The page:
There are a lot of reasons to dislike Ryan Adams. He?s the voice-mail-leaving, journalist-harassing, actress-dating enfant terrible of the alt-country world, a musician whose profound self-seriousness is rivaled only by his market-flooding output (three albums in 2006). But a funny thing happened with Easy Tiger: Adams got on the quality-control (and off the heroin and cocaine speedballs), took his own advice (referenced in his album title) and returned to his Heartbreaker roots, arguably what he does best. In abandoning his forays into AM radio with Gold and rock with Rock N Roll — hollow exercises — Adams has returned to emotionally wrought alt-rock, evidenced by the cracks in his voice and his display of his vulnerable upper registers. On ?The Sun Also Sets? Adams wavers between moan and growl, a sob caught in his throat as he outlines how easily relationships fall into disrepair. The sunny ?Two Hearts? belies the impending disappointment of a budding relationship, and Adams can?t resist a nod at irony when he summons a guitar solo by speaking its name on the inscrutable arena-rocker ?Halloween Head.? Hell, we even forgive him the Sheryl Crow duet on ?Two.? We?re just glad to have him back.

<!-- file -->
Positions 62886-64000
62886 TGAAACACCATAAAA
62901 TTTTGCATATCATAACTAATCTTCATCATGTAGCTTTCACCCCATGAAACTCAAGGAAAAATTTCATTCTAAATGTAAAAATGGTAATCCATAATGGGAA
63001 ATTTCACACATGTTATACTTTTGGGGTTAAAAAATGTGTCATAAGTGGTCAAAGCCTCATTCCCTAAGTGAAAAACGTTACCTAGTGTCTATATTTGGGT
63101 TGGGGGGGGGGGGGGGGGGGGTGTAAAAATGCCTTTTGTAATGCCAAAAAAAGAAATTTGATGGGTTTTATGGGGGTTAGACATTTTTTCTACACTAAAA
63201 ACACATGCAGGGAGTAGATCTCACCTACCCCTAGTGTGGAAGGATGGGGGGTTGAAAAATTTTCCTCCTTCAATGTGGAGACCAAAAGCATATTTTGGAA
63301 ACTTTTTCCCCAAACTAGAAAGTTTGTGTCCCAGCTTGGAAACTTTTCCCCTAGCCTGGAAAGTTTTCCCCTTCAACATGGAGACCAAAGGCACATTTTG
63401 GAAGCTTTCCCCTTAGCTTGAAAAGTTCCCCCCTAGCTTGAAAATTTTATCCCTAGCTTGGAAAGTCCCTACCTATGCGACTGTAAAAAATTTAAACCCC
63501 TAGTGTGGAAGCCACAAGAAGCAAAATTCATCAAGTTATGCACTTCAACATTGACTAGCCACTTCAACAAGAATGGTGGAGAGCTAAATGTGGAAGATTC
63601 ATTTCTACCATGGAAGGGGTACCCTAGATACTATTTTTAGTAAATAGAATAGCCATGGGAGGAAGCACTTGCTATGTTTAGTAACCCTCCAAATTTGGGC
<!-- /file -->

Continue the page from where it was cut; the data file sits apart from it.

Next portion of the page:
Abbey Lincoln, Abbey Sings Abbey (VERVE)
The earthy jazz singer turned plenty of heads when she ditched her usual piano-bass-drums outfit and took up with Bob Dylan?s guitarist, Larry Campbell. But one person?s heresy is another?s revitalization, and the philosophical tunes that Lincoln?s known for not only fit right into the bluesy riffs and twangy peals, they resounded anew. Whether she?s singing about the way the world is falling down or questioning the wisdom of God?s judiciousness, she lets her 77-year-old rasp expose a song?s sentiment and sensuality. The way it slides between this melancholy program?s accordions and dobros is a joy.
When biography threatens to eclipse an artist?s work, the results are invariably poor. Between Jack White?s super-model marriage, Meg White?s incipient breakdown, major major-label expectations and the collective begging of indie U.S.A. desperate for something important, it?s little wonder that 2007 was the year that the White Stripes began to implode. That said, the candy-colored Detroit duo?s sixth studio album was a thoroughly engrossing affair, an ADD-suffering collection of songs that ran the gamut from the ridiculous (?Conquest?) to the sublime (?300 M.P.H. Torrential Outpour Blues?) to the classic (?You Don?t Know What Love Is (You Just Do As You?re Told)).? There?s no denying that the album?s overall vision feels muddy, but then, that doesn?t seem to be the point: Rather, Jack and Meg are trying their best to put a smile on your face, and at that, this entry into their catalog is entirely successful. Yes, the spoken-word bit in ?Rag and Bone? becomes tiresome, and the bagpipes elsewhere are grating, but the exuberance with which the two approach their work is infectious, and the courageous way they build their material (and, in the case of Jack, their facial hair) is an inspiration. Anyone who claimed that Get Behind Me Satan would be remembered as their ?weird? record ought to polish their crystal ball.